Shall we allow sharp dealing, or not? That’s one of the questions that Cicero takes up in his wise and noble work, De officiis (On Moral Duties). One side, represented by the philosopher Antipater, holds that you are in the clear so long as you don’t actually tell a lie about what you are selling. Caveat emptor: it’s the buyer’s business to look into these things. If you are selling a house that you know is structurally compromised, you needn’t say anything about that, unless the prospective buyer inquires. But Cicero holds with the other side, represented by the Stoic, Panaetius. To fail to tell the buyer of something which you know quite well concerns him is to sever the bond between men; it is to strike at the brotherhood of all human beings. Therefore you are obligated to be candid and forthright.
Yet there’s another reason why you should be candid, and it opens up what moral philosophy is really about: the development of those habits that distinguish a virtuous person. Cicero observes that nobody, not even thieves, actually likes to deal with people who are sly, underhand, and full of plots. Even people who are not forthright do not want the reputation of a double-dealer. If it were not for candor, hypocrisy itself would be to no effect. We come to a quick answer to our question, not when we ask, “Is this action permissible?” but “Do I want to be known as the sort of person who behaves in this way?”
And make no doubt about it, the evil action strikes first and most keenly at the agent. The knife turns back upon the mugger. The trap snatches the trapper. The engineer is hoist with his own petard. We cannot make our beds in corruption and rise from them as white as snow. Instead the evil will grow like a cancer and spread its tendrils about the rest of our moral lives.
I suppose we can construct a ladder of moral descent, thus. Let stealing be the evil in question:
Stealing is wicked, and those who engage in it destroy themselves within.
Stealing is wrong. (That’s one step below the fullness of moral vision. It is detached from the drama of personal being.)
Stealing is impermissible. (Another step down. The claim is a weak negative, and is open to further question.)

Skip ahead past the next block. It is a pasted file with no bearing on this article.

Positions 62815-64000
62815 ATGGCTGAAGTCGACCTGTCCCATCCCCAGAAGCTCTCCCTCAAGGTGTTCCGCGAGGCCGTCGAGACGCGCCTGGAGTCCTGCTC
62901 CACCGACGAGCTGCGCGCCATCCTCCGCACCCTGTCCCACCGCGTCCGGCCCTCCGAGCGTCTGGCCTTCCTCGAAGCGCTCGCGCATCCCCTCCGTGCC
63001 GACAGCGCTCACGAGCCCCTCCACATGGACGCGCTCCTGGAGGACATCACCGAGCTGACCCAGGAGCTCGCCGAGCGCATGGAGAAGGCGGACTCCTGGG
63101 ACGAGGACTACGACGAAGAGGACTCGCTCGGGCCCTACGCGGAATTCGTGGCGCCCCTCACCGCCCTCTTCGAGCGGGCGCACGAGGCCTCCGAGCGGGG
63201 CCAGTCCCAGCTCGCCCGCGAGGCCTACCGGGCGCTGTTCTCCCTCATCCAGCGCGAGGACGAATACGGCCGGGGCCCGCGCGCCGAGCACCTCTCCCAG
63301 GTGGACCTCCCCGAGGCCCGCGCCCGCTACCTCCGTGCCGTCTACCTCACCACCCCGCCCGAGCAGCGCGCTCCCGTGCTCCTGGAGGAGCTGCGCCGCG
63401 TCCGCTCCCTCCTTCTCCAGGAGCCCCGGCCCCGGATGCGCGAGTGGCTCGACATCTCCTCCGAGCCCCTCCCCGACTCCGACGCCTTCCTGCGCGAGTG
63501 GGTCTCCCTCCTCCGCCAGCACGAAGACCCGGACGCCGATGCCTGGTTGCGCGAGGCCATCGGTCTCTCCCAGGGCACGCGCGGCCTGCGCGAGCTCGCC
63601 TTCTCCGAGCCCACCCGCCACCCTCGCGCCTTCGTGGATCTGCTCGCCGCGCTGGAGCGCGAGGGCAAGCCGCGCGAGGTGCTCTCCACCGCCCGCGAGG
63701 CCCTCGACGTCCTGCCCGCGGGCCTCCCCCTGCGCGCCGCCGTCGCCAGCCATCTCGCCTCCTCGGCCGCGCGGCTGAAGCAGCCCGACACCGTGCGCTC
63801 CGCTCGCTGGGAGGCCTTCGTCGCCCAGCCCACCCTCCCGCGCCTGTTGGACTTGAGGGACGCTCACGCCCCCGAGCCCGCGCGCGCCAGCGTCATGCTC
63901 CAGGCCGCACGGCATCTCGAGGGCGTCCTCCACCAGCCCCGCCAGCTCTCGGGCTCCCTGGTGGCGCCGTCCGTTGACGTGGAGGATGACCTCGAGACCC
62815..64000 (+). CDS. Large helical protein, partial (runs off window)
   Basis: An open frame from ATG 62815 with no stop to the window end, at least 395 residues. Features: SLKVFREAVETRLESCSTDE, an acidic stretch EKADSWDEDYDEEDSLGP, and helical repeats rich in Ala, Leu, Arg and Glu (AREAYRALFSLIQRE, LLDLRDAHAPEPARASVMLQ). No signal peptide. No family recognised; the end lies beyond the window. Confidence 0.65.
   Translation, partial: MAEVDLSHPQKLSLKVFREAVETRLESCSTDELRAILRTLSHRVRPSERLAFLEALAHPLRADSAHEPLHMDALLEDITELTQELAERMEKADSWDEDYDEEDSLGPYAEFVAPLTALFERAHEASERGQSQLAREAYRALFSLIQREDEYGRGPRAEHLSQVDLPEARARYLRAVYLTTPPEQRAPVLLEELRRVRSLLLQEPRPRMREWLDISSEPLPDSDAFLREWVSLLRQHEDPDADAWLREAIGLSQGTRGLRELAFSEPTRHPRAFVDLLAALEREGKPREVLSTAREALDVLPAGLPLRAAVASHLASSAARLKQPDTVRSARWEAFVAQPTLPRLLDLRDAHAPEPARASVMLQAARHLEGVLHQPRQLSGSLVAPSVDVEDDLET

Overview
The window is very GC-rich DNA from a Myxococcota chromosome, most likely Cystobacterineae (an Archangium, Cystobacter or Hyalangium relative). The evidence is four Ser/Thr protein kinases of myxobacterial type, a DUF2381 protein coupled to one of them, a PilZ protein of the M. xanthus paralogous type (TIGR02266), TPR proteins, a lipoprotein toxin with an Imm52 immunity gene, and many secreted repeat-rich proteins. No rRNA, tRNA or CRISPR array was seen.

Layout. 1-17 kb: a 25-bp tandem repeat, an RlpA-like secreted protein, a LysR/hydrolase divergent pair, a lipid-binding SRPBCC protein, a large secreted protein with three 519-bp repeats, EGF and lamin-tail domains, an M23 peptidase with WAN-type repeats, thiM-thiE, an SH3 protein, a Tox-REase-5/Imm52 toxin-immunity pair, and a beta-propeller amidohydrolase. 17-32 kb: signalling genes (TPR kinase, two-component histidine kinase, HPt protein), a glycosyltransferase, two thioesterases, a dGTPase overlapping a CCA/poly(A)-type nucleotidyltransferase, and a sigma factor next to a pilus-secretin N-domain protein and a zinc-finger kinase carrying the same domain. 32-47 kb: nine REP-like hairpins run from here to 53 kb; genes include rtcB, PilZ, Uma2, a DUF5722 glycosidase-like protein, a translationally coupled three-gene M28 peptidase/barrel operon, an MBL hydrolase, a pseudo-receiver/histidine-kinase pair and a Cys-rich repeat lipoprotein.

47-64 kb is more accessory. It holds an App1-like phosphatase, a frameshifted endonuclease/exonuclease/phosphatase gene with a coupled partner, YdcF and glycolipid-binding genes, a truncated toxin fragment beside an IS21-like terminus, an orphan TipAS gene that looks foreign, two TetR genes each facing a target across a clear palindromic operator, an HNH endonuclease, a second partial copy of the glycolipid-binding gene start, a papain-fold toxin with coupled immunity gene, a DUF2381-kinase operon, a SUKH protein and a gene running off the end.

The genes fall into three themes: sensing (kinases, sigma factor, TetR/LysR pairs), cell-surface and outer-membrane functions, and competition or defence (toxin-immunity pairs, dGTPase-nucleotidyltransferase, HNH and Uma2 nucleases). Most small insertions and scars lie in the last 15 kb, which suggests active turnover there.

Stealing is bad, but I am not really stealing. (A tip-toeing refusal to examine one’s actions with frank honesty.)
Stealing is bad, but there are circumstances in my case that overrule the moral law. (A rationalization, an excuse.)
Stealing is bad, and I know it, but I am going to do it anyway. (Over the threshold of grave sin.)
Stealing is bad for other people, but it is good for me. (Adding idolatry now to the theft.)
Stealing is not necessarily bad, because nobody can tell what is bad. (The intellect itself has begun to collapse.)
Stealing is sometimes bad but sometimes good. (The threshold of depravity.)
Stealing is good. (Over the threshold. The person who believes such a thing is bent: depraved.)
The man who says, “Stealing is good,” and who believes it and acts upon it, is ravaged with a moral disease. Just as we see the effects of a dreadful cancer in sick organs scattered throughout the body, so moral depravity soils almost everything that the sufferer touches. We can sometimes judge the evil of one act by noticing the other evils to which its proponents fall. We won’t be surprised to find that the man who would rob you blind will also lie under oath, will break a promise, or will forge a signature. If stealing someone’s property is fine, why not burn it down and have done with it? Or if it is good and praiseworthy to steal from a man, why not gain all the glory and steal from a nation, or steal a nation itself?
Change the sin from theft to fornication or sodomy or abortion. Go all the way down the ladder. We are not now saying, “I know it is wrong to do the child-making thing outside of marriage, but there are special circumstances in my case.” We are saying, “It is good, it is praiseworthy, it is a blessing, to fornicate. Everyone should, as often as they can.” What other evils will we find such people promoting? What other organs will be shot through with cancer?